Old Bus Photos

PMT – Daimler Roadliner – 6000 EH – SN1000

PMT - Daimler Roadliner - 6000 EH - SN1000
Copyright Ian Wild

Potteries Motor Traction
Daimler Roadliner SRC6
Marshall B50F

This is one of the prototype Daimler Roadliners which originally had the Clayton COMPAS heating and ventilation system fitted. There were two radiators, one each side of the bus just in front of the rear wheels which had the twin function of engine cooling and saloon heating. Sounds good in concept but like a lot of things at that time didn’t work reliably in practice. In January 1969 it reappeared with a front mounted radiator and conventional heating, the only PMT Roadliner so fitted. The radiator is hidden behind the front grille, which may look familiar to some as it was the grill fitted to the contemporary Ford Transit van. I cannot remember now why PMT fitted a front radiator to SN1000 and not a rear mounted one in the engine bay like the rest of the fleet. Incidentally the last 6 of the Marshall bodied Roadliners fleet numbers S1086-S1091 also had the COMPAS system – and they were no more reliable than SN1000!!
This was the only PMT Roadliner with air suspension, all the others had Metalastik toggle link suspension. The photo was taken on a test run near Clayton Schools on 20th January 1969.

Photograph and Copy contributed by Ian Wild

I have driven these buses and they were a total disaster, PMT only kept them for about 7 years.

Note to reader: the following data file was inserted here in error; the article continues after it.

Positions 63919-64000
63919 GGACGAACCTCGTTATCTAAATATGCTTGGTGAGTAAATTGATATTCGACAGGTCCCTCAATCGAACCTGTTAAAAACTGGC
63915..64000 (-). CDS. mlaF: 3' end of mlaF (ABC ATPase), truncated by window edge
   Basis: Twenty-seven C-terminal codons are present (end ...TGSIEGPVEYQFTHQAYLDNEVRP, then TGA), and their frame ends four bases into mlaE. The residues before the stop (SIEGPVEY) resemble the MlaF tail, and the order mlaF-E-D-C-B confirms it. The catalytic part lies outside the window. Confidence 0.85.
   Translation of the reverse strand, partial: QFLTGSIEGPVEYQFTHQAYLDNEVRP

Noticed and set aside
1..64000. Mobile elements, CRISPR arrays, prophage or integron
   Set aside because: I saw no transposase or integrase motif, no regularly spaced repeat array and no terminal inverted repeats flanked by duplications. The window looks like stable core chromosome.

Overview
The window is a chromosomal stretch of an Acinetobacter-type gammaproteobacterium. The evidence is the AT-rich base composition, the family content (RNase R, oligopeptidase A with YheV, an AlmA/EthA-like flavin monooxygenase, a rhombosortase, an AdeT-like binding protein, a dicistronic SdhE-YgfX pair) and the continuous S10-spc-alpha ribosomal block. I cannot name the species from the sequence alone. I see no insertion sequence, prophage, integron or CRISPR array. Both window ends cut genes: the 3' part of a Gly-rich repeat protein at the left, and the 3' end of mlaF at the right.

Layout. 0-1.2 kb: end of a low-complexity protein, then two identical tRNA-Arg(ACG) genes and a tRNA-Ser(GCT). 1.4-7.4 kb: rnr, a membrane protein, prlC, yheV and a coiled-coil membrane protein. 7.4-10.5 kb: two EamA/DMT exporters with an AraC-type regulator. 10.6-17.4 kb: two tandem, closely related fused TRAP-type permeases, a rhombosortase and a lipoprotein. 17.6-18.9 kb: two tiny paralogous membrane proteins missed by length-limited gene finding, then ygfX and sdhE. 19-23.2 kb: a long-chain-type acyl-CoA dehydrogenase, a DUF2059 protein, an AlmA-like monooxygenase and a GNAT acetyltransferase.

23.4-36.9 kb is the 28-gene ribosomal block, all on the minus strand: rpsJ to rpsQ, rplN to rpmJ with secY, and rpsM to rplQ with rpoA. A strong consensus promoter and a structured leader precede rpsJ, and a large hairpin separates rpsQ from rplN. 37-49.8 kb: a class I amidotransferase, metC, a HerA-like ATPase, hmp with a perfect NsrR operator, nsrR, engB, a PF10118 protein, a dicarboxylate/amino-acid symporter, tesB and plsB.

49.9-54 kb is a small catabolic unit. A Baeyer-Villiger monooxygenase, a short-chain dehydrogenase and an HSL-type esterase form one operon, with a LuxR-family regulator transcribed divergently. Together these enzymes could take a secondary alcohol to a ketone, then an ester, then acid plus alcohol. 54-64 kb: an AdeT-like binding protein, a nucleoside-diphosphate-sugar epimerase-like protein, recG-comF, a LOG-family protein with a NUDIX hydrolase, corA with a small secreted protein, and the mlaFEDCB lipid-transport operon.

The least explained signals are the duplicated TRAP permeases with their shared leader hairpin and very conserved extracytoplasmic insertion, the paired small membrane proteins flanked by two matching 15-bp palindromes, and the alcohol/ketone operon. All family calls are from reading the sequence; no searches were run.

Michael Crofts

I remember the PMT Roadliners. Some of them had home made looking slits in the panels behind the back wheels to improve engine cooling. They were very noisy.


Yes very noisy but sounding totally unlike a bus. It was a sort of deep "Ewwww" muffled roar. When North Western Fleetline 189 was fitted with the same Cummins V6 you could hear it descending Rassbottom St in Stalybridge (On the joint route 90 to Marple) long before it turned into the bus station.
I now regret that I never did take a ride on a Roadliner when I had the chance. A Potteries mate says they were just as deafening from the inside, and that the later Perkins engined ones whilst marginally more reliable, used to waggle their tails dramatically when driven at high revs.
Darlington and Chesterfield Corporations got long service lives out of theirs, whether that suggests they overcame many of the problems, or that the local councillors refused to give up on them for the costs and red faces involved in replacing them early?

Keith Jackson

When I was a boy the PMT Roadliners operated on route 13 to Bentilee. Apart from the noise the bodywork rattled fit to disintegrate! There was an emergency exit window half way along the off side the locking mechanism for which used to jiggle about when the bus was stationary. A big disappointment after the AEC Reliance 590s.

John Tinsley